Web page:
Ten everyday people are recognized for their remarkable efforts to make the world a better place.
CNN's Anderson Cooper reveals this year's Top 10 CNN Heroes are:
Arthur Bloom (Bethesda, MD) Since 2007, Arthur Bloom has used the healing power of music to help hundreds of injured soldiers recover their lives. His program, MusiCorps, pairs professional musicians with troops recovering at Walter Reed National Military Medical Center, helping them play instruments and write and record music.
Jon Burns (Stockton-on-Tees, England) Jon Burns is rallying fellow soccer fans to help children from poor communities in cities hosting the World and Euro Cups. Since 2006, his nonprofit, Lionsraw, has engaged more than 500 volunteers in construction projects and educational programs that have benefitted nearly 6,000 children.
Bridget Cutler was still adjusting to being a new mom when she read a magazine article that changed her life.
"It was about a mother who decided to give her child up for adoption because she couldn't stand to hear her crying from hunger," Cutler remembered. "I just thought that no mother should ever be faced with that choice."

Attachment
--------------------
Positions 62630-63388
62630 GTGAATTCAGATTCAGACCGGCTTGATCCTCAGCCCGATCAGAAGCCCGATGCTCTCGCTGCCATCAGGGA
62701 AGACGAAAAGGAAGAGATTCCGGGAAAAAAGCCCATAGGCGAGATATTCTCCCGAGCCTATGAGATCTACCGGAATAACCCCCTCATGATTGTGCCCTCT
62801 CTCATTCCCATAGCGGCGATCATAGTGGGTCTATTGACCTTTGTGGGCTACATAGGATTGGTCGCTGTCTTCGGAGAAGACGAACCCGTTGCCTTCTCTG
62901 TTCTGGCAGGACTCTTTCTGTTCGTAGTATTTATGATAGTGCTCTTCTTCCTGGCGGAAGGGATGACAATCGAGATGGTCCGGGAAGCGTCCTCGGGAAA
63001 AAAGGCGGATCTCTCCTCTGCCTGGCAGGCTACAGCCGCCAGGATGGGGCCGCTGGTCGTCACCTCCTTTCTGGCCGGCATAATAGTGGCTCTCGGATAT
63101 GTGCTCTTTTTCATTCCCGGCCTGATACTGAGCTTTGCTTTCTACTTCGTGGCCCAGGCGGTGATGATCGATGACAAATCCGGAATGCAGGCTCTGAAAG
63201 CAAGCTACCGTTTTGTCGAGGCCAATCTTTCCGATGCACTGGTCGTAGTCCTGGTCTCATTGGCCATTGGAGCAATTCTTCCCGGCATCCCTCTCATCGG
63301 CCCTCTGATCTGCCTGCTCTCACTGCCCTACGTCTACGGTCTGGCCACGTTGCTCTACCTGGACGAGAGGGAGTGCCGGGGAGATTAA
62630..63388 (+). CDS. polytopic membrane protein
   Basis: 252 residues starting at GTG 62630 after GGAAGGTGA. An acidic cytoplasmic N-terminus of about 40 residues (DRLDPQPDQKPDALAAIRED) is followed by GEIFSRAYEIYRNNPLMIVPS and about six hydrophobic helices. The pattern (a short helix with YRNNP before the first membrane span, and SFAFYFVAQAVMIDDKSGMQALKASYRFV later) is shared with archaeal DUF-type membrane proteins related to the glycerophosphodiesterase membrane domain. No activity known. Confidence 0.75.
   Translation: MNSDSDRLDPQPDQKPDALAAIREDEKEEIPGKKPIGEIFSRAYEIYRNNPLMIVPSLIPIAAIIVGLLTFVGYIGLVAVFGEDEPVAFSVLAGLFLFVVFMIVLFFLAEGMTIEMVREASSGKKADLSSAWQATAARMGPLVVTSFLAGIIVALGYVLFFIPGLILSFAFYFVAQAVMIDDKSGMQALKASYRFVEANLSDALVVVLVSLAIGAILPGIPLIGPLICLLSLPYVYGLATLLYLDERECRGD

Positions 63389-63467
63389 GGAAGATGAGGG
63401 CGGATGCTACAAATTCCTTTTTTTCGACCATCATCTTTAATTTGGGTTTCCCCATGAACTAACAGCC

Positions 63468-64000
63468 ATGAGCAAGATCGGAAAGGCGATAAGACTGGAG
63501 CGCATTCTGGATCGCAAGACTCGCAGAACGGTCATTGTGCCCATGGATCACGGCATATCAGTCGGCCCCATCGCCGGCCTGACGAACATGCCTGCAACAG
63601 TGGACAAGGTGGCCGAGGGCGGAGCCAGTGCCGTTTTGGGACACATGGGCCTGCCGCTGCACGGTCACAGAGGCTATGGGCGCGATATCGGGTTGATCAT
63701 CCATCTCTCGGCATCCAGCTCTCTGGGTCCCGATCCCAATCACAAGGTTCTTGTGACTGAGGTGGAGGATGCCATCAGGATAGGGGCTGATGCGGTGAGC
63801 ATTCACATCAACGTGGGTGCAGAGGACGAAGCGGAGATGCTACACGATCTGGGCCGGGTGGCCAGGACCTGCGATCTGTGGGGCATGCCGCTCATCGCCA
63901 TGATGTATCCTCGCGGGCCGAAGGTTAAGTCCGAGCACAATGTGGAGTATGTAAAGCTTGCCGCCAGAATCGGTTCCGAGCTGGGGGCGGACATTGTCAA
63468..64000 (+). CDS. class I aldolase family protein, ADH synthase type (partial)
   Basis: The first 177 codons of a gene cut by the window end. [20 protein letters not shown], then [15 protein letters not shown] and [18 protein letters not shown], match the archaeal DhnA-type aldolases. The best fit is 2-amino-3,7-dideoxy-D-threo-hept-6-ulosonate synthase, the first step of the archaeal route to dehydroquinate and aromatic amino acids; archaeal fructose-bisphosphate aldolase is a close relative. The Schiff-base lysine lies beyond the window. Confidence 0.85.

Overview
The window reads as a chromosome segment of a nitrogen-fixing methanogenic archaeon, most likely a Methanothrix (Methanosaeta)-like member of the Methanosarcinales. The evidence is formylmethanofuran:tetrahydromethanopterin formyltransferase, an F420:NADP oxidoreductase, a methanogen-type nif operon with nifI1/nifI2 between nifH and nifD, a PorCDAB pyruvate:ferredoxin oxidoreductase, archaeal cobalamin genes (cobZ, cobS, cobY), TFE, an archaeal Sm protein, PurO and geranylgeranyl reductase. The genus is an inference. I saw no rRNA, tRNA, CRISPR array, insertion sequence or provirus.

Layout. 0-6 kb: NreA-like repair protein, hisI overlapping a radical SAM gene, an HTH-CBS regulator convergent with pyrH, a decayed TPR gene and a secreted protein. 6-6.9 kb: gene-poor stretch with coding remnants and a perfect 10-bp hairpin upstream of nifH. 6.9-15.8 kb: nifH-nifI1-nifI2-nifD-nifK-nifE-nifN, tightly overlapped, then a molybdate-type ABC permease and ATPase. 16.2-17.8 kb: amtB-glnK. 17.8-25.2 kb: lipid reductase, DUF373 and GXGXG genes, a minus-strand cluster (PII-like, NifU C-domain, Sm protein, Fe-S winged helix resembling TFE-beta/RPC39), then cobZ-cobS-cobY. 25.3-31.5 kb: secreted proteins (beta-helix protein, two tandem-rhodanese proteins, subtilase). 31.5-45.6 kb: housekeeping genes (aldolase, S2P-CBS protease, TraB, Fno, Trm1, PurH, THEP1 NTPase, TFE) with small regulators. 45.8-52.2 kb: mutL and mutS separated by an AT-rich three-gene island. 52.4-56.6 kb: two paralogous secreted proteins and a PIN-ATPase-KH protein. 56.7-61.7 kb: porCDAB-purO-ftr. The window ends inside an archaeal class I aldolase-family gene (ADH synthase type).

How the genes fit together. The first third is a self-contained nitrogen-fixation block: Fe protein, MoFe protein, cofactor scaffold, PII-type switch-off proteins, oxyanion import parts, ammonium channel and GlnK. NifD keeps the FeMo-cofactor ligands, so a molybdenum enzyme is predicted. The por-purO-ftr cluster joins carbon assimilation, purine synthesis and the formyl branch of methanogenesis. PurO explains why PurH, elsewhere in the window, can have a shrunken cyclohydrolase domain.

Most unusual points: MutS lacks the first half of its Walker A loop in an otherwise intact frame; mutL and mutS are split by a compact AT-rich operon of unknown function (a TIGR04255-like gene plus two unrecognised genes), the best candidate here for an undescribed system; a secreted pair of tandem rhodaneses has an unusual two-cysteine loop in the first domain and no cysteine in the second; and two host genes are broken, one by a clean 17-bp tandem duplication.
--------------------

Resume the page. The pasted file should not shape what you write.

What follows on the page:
It can cost close to $250,000 to raise a child in the United States, according to the U.S. Department of Agriculture - and that is just for the basics. It's especially tough for families in New Jersey, where one in eight people struggle to make ends meet.
The following day, Cutler called her "mom friends" and started collecting gently used baby items.
"I had the intention, originally, of finding a local organization to donate them to that would benefit my neighbors," said Cutler, 34.
When she did not find what she was looking for, Cutler's idea for Moms Helping Moms was born. Since 2011, the nonprofit has distributed diapers, clothing, nursing supplies and other baby essentials for hundreds of infants and toddlers in New Jersey.
"So many people have such an abundance, and so many others strive to afford even the basics," Cutler said. "What we're doing is trying to bridge that gap."
Growing up in Guatemala, Juan Pablo Romero Fuentes watched many of his peers succumb to drugs, gangs and crime.
"Kids here are forced to grow up in a very harsh environment filled with violence," he said.
Reeling from decades of civil war, Guatemala continues to be plagued by poverty and violence. According to the United Nations, the country has the fifth-worst homicide rate.
Romero Fuentes became a teacher in his hometown, and he found that many of his students were struggling with the same issues his generation had faced.
"Their parents had no jobs; their families were disintegrating. They had no hope or motivation," he said.
So, at 23 and with his parent's blessing, Romero Fuentes turned part of his family's home into a community center. In 2006, he began tutoring and mentoring a handful of kids after school. Word spread quickly, and children from all over the community joined the group.